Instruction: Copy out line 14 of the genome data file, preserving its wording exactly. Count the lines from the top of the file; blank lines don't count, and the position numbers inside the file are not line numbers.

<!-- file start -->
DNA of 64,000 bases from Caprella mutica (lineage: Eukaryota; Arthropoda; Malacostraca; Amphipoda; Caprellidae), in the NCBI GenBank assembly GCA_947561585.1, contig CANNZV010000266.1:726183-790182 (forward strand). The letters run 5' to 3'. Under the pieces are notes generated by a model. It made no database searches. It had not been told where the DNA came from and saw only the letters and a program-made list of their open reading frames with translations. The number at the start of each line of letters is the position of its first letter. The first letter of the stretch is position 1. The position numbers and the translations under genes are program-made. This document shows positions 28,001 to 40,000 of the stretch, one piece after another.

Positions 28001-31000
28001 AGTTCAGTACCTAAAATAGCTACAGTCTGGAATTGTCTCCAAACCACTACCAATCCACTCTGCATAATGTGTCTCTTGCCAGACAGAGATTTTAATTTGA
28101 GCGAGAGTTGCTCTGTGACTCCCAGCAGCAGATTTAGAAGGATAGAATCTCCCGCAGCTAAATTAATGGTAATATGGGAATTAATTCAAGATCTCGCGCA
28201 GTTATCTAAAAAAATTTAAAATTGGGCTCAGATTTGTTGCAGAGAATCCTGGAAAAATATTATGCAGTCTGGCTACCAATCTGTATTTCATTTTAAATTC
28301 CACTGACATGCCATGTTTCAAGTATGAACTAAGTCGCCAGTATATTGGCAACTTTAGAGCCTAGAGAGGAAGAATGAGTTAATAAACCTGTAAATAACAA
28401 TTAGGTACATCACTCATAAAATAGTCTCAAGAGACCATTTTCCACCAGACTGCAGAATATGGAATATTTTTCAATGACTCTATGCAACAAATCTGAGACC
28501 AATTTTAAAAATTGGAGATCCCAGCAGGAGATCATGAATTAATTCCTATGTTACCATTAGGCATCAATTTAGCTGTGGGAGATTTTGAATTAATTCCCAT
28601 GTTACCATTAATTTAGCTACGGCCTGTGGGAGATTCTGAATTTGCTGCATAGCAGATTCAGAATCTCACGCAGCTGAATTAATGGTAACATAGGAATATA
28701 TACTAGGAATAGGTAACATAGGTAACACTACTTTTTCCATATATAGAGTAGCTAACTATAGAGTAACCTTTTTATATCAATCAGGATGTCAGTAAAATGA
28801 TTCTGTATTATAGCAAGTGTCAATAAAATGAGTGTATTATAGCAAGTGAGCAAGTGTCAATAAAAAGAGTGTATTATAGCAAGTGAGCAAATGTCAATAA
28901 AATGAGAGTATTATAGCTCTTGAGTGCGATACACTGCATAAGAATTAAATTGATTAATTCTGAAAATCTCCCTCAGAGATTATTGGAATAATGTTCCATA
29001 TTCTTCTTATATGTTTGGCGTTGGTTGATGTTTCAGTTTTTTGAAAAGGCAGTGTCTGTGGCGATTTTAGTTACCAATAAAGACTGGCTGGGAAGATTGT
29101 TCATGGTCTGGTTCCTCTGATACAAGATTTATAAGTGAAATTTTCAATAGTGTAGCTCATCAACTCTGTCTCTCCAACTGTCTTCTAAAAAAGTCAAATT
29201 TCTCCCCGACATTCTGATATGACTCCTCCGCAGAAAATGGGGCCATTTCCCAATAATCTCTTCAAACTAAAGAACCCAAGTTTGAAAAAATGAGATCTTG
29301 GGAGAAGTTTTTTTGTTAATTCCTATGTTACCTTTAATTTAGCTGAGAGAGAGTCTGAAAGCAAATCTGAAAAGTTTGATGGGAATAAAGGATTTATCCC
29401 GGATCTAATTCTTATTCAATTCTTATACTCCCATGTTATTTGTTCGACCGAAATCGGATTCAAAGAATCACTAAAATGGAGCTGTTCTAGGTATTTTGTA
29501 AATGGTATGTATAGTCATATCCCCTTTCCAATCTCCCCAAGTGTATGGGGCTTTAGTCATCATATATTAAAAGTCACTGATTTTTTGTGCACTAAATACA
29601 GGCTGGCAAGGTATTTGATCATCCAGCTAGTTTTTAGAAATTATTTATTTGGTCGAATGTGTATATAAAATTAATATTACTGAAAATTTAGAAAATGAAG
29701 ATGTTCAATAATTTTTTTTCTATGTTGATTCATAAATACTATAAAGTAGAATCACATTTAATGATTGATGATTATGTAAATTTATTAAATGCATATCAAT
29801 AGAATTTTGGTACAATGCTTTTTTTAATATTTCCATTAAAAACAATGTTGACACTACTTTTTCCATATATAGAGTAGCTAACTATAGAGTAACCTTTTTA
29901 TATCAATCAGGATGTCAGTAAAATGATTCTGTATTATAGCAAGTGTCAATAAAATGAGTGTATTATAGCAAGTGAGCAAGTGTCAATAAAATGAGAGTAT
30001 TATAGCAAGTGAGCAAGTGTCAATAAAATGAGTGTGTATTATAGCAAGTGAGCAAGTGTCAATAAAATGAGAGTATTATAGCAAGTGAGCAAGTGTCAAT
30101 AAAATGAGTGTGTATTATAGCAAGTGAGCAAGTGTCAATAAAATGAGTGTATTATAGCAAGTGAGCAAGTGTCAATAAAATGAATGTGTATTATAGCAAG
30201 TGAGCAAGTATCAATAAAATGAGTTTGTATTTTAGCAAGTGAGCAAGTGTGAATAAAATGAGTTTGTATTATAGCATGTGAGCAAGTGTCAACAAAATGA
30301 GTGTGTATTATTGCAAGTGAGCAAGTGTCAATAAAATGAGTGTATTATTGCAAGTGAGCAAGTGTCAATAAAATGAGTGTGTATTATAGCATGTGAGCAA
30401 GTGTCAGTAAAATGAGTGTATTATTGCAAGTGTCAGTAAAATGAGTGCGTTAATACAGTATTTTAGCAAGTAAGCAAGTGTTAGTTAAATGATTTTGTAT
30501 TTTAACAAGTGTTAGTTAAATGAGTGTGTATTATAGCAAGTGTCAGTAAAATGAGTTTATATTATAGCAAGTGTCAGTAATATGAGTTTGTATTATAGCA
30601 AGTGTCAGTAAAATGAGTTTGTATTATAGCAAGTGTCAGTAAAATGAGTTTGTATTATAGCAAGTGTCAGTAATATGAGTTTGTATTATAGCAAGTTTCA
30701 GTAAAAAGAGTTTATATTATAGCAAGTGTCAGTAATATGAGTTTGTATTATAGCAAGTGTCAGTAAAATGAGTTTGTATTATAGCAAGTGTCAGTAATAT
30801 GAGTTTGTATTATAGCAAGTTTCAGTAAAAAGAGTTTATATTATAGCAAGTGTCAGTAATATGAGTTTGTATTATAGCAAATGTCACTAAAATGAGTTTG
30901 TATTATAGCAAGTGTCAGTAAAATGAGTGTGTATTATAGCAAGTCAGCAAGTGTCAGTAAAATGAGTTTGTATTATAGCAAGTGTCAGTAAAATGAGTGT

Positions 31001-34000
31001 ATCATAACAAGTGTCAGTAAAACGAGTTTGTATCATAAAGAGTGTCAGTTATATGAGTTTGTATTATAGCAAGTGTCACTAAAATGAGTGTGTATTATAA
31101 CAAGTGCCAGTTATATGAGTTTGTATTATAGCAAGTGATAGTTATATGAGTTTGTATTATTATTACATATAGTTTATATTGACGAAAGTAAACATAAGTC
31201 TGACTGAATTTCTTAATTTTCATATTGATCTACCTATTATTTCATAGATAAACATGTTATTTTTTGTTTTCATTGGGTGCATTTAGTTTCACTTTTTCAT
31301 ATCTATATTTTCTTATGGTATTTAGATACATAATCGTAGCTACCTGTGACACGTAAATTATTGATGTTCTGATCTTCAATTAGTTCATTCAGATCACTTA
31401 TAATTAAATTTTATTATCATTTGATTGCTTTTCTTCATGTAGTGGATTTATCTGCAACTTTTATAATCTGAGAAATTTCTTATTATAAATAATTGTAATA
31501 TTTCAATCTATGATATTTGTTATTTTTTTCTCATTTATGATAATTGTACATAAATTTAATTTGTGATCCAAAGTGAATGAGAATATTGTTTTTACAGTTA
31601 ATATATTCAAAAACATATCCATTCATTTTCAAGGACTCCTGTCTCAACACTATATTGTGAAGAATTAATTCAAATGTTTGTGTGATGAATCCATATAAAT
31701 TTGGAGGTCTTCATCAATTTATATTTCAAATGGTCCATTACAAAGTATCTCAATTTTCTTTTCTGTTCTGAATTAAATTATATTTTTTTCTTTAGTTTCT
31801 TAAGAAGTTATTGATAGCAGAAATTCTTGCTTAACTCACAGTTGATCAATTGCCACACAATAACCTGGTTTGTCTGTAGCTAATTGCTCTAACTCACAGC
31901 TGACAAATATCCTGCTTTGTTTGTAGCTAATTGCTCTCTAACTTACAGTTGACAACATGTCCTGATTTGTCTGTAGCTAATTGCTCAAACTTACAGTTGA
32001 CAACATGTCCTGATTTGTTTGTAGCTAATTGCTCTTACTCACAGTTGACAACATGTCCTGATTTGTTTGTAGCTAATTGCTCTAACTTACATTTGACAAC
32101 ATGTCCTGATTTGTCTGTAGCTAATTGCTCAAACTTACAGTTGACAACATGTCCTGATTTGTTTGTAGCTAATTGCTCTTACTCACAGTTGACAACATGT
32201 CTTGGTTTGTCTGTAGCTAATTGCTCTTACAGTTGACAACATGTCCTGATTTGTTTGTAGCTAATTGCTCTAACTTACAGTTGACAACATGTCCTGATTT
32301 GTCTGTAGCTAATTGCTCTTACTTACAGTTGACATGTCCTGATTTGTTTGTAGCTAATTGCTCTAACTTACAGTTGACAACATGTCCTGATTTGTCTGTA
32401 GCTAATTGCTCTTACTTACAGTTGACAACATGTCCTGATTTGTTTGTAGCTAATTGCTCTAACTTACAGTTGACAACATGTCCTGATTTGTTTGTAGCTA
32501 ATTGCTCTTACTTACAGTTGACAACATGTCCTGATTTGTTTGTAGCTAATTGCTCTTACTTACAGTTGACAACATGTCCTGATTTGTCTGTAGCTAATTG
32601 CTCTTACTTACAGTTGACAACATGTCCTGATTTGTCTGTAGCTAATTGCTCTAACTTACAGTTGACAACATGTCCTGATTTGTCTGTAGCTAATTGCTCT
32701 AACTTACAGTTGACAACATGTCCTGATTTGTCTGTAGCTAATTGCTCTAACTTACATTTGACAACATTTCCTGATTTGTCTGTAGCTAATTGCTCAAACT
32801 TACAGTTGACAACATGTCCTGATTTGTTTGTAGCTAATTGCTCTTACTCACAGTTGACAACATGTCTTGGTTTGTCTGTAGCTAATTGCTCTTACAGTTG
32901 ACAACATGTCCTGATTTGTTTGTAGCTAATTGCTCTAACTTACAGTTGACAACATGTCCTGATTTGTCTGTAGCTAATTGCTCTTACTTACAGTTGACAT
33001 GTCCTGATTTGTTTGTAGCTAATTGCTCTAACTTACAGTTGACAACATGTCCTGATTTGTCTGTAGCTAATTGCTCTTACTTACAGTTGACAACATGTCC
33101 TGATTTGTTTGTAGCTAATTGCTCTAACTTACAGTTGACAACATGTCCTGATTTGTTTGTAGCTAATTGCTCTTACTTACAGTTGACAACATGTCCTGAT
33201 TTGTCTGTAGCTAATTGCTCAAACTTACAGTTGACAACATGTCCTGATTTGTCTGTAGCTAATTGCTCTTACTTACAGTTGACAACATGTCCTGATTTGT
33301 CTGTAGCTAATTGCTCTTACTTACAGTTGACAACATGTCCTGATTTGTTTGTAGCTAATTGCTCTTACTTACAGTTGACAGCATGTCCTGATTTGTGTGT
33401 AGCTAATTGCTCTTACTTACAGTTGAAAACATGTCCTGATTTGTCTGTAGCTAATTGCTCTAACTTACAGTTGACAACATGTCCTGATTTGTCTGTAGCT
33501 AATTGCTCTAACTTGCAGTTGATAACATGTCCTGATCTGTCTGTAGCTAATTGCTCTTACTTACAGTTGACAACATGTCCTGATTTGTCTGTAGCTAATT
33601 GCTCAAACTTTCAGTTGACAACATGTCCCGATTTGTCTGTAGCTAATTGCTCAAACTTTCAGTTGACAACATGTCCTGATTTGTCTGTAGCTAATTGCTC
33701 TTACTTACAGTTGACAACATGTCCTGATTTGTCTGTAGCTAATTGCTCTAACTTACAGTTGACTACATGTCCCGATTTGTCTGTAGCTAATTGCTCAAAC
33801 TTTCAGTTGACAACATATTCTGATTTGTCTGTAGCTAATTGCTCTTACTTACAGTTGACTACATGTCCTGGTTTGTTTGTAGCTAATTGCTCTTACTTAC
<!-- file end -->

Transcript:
29101 TCATGGTCTGGTTCCTCTGATACAAGATTTATAAGTGAAATTTTCAATAGTGTAGCTCATCAACTCTGTCTCTCCAACTGTCTTCTAAAAAAGTCAAATT